WESTERN Australian grower members of the CBH co-operative are currently trying to make sense of the proposal from Australian Grains Champion (AGC) to privatise the company.
Central to their decision-making will be what the changes will mean to their bottom line, or whether pay-outs for their co-operative shares are worth the risk of potentially increasing costs.
Agricultural market analysts Mercado took a look at the numbers involved in the CBH deal to try and see what the plan would mean for growers in different positions.
Generally speaking, the research showed corporatisation would benefit a large number of growers financially, so long as supply chain costs did not increase massively.
“We wanted to look at the theory thrown up by some growers that it would be short term gain for long term pain,” said Mercado business development manager Andrew Whitelaw.
He said growers who were maintaining a steady level of production could have a net benefit from corporatisation of between $15-20 a tonne.
In contrast, a grower expanding will initially have benefits from the cash injection but higher costs will gradually impact.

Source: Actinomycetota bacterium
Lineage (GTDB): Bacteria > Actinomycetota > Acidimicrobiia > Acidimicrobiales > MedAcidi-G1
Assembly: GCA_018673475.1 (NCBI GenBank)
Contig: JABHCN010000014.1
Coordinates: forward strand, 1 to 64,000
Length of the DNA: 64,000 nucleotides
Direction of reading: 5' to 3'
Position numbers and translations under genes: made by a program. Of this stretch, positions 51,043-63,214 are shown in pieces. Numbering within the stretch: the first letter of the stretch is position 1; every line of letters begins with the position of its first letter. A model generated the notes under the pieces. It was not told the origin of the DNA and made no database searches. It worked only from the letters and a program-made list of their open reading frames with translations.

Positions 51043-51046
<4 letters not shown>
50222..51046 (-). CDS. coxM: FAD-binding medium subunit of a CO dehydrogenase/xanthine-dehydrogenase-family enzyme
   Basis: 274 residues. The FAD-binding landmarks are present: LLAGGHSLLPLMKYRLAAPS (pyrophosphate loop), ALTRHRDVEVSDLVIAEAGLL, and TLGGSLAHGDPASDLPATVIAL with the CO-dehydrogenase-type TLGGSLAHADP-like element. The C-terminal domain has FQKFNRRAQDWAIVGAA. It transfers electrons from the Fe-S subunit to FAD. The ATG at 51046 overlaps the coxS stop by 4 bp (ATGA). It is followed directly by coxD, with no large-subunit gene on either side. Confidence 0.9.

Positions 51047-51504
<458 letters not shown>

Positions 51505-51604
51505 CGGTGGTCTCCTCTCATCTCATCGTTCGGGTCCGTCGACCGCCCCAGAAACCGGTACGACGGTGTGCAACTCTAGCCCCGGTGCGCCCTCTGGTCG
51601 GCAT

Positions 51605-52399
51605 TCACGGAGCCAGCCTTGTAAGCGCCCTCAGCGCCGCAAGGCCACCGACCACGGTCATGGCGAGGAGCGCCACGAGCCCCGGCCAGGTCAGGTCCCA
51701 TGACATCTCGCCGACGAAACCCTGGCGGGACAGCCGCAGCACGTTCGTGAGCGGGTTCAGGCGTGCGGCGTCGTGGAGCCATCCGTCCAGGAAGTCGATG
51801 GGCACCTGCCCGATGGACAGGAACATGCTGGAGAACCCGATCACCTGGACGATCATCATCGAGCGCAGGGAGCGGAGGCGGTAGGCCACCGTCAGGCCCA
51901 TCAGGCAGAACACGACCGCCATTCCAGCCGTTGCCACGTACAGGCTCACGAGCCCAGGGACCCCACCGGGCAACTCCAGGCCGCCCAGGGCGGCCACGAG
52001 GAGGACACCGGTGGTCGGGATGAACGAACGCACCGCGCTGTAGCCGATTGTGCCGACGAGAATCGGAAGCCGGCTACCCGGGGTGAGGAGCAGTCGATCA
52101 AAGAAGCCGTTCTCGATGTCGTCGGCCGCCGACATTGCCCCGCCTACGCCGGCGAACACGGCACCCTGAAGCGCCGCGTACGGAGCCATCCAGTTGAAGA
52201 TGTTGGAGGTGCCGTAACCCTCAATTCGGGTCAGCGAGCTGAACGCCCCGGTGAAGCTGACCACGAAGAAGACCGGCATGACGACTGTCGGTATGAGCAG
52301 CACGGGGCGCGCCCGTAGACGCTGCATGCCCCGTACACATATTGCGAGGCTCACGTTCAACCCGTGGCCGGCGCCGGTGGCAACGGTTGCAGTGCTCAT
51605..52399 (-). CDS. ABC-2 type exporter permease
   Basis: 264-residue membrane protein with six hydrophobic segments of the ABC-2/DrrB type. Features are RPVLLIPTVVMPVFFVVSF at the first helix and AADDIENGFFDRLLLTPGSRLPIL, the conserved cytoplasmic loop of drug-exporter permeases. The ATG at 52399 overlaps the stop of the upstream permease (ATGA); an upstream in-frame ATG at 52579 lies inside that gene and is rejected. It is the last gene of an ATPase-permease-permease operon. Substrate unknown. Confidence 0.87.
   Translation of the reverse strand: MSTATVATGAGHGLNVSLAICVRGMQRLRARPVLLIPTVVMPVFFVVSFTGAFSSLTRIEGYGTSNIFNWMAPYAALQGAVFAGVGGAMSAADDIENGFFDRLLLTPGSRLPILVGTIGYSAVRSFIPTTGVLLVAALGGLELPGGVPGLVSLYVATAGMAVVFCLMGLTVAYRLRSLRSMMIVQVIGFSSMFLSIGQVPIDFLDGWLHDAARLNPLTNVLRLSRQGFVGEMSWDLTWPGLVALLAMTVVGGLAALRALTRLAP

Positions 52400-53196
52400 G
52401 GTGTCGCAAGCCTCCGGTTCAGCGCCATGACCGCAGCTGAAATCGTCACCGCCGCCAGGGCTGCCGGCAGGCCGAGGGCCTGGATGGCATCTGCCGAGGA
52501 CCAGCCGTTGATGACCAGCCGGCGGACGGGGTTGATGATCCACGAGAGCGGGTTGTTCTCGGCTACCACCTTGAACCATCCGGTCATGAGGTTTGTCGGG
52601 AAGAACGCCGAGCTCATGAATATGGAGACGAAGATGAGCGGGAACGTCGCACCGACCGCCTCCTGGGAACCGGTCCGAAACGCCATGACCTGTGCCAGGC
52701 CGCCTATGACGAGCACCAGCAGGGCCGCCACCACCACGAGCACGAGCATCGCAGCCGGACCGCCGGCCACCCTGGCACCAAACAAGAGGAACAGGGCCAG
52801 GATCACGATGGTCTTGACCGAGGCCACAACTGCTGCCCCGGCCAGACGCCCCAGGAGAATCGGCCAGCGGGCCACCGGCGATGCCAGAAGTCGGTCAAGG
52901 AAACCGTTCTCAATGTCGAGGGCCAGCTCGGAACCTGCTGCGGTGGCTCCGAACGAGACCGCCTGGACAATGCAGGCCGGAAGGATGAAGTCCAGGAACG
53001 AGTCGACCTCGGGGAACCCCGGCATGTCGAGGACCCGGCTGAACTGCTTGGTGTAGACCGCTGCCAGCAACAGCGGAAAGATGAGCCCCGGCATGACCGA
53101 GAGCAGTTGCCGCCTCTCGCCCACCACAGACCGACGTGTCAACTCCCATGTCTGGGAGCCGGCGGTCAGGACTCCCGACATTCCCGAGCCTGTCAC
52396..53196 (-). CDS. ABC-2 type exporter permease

However, Mr Whitelaw said using median numbers for the rise in supply chain costs and the amount of tonnes produced, it would take 25-30 years before the grower is in negative territory on a purely financial basis.
Even under a more pessimistic set of figures, he said it would take 16 years before the deal became negative.
However, Mr Whitelaw said the numbers needed to be considered just as a conversation point, rather than an absolute forecast of what would happen should CBH go public.
“It is difficult to quantify in some respects, because the supply chain cost increases could range from anything from nothing to $30/t once the price rise freeze is over,” Mr Whitelaw said.
“The numbers also do not take into account how the share capital would be reinvested or other issues that would vary on a case-by-case basis.”
He did acknowledge, however, the research painted a relatively positive picture of the proposal.
“By these numbers, both costs and production would need to rise rapidly for a grower to be worse off in the short to medium term.”
He said for the Mercado study, a range of valuations for CBH of $2-3 billion was used and the income for shares sold came from figures from AGC.